After making good time packing up, we were on the road by 8:30am. Some time ago, around about the Gibb River Road, we decided rather wisely that another 1000 km of corrugations along the Savannah Way under the Gulf or Carpentaria probably wasn’t necessary, and decided instead to head south and then east on the smooth relief of bitumen towards Mt Isa. To make it to Cloncurry in just two days time the plan was to push south to get down past Three Ways, turn left, skip through Mount Isa and make it to Cloncurry by Saturday for the Curry Merry Muster rodeo. Yeehaw!
K – One thing I’ve been meaning to mention is the Northern Territory sky. Heading south from Mataranka we finally have clear blue skies again. However since entering the Territory in early July, the horizon has been continually fringed with haze. Whether from dust or the continual ‘fire management practices’ that everyone here seems to employ our vistas of Kakadu, Litchfield and Darwin have all been marred by the layer of brown close to the horizon. I was really surprised and a tad put out by this – I was expecting vast clear blue skies of the outback to abound in the NT. It made me wish for the wet seasons rains to wash it all out of the air!
This section of the Territory is dead bland, straight roads punctuated by caravans and 140 tonne three-wagon road trains. These are carrying mainly livestock, and from a chat with one driver, the beef is destined for Indonesia and Vietnam. This driver told me he does 800 to 1400 km a day and that it ‘never bloody ends’.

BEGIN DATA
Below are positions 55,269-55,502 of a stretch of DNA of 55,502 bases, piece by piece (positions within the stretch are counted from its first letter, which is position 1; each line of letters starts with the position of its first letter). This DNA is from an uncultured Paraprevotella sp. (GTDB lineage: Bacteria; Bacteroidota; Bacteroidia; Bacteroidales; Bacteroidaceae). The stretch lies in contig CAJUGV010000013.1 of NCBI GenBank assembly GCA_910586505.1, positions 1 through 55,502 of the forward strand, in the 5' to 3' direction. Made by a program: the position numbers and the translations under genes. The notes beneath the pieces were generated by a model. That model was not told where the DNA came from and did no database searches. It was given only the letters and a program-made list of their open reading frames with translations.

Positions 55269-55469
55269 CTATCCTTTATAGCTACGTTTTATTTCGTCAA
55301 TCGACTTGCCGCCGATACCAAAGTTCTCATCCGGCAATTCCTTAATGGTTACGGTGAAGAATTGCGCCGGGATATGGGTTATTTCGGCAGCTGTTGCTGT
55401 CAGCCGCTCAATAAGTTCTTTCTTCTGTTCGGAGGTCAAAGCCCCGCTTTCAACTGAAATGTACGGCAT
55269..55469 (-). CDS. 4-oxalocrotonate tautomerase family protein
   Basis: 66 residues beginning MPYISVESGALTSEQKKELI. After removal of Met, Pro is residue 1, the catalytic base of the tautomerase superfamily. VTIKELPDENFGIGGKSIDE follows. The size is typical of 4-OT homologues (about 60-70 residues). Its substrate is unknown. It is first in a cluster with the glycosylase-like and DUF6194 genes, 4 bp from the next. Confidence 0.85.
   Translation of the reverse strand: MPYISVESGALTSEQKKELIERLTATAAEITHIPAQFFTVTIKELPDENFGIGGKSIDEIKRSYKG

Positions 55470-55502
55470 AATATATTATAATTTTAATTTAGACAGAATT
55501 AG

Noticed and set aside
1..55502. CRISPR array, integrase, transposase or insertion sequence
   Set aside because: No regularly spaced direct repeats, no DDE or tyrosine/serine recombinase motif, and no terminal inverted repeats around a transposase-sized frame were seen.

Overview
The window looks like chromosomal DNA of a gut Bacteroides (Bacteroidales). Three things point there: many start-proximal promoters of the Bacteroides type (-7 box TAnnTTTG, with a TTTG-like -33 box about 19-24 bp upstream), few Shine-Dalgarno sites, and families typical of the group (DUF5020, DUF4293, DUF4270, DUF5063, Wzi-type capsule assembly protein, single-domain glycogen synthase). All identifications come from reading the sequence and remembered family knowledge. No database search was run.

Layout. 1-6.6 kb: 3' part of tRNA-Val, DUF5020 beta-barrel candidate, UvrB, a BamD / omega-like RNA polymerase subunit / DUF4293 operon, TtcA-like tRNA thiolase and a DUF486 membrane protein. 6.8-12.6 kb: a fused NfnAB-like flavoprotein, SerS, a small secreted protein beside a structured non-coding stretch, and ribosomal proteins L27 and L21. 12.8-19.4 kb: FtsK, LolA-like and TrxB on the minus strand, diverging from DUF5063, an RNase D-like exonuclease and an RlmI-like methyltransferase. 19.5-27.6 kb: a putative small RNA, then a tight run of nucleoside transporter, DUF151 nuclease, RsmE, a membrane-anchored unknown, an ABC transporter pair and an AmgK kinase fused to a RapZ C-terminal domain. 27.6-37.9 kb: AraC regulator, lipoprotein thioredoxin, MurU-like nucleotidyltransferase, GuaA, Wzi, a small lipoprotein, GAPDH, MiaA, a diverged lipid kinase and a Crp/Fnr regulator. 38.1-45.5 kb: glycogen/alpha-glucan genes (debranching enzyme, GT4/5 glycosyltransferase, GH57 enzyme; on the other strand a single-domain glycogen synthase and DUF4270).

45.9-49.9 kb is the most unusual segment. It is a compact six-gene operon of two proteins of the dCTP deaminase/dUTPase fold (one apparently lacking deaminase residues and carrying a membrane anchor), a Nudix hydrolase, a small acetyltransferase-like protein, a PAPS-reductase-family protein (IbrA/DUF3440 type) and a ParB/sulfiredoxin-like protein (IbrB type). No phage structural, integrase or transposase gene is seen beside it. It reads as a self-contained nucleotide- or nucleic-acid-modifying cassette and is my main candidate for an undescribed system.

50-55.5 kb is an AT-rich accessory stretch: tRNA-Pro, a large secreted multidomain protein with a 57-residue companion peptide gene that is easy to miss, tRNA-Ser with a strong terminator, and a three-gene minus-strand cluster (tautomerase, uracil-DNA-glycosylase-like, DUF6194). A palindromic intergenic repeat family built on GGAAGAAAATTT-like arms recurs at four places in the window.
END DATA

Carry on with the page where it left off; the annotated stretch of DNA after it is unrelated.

We called in to Daly Waters to visit the iconic pub. Here’s a tip for budding remote area publicans trying to differentiate from all the ‘normal’ pubs out there – take your standard pub and cover every inch inside and out with everything from bras, business cards, thongs, hats, number plates (the ruder the better), foreign currency, car and bike parts, musical instruments and various bric-à-brac, and you’ve got yourself an iconic pub. Oh, and have Barra and steak on the specials board every night and the ‘Territories coldest beer’, served by an English back packer to complete the picture. I would have been even happier if fuel wasn’t 10c a litre more than a servo just 4 km down the road. Not to worry.
With half a dozen more chapters of Harry Potter helping pass the miles, we cruised past Three Ways and managed a very decent 619 km before arriving at 41 Mile Bore around 5pm, a dusty free camp some 70 km east of Three Ways. The only exciting thing about this place was the palindrome odometer reading, 210012 km.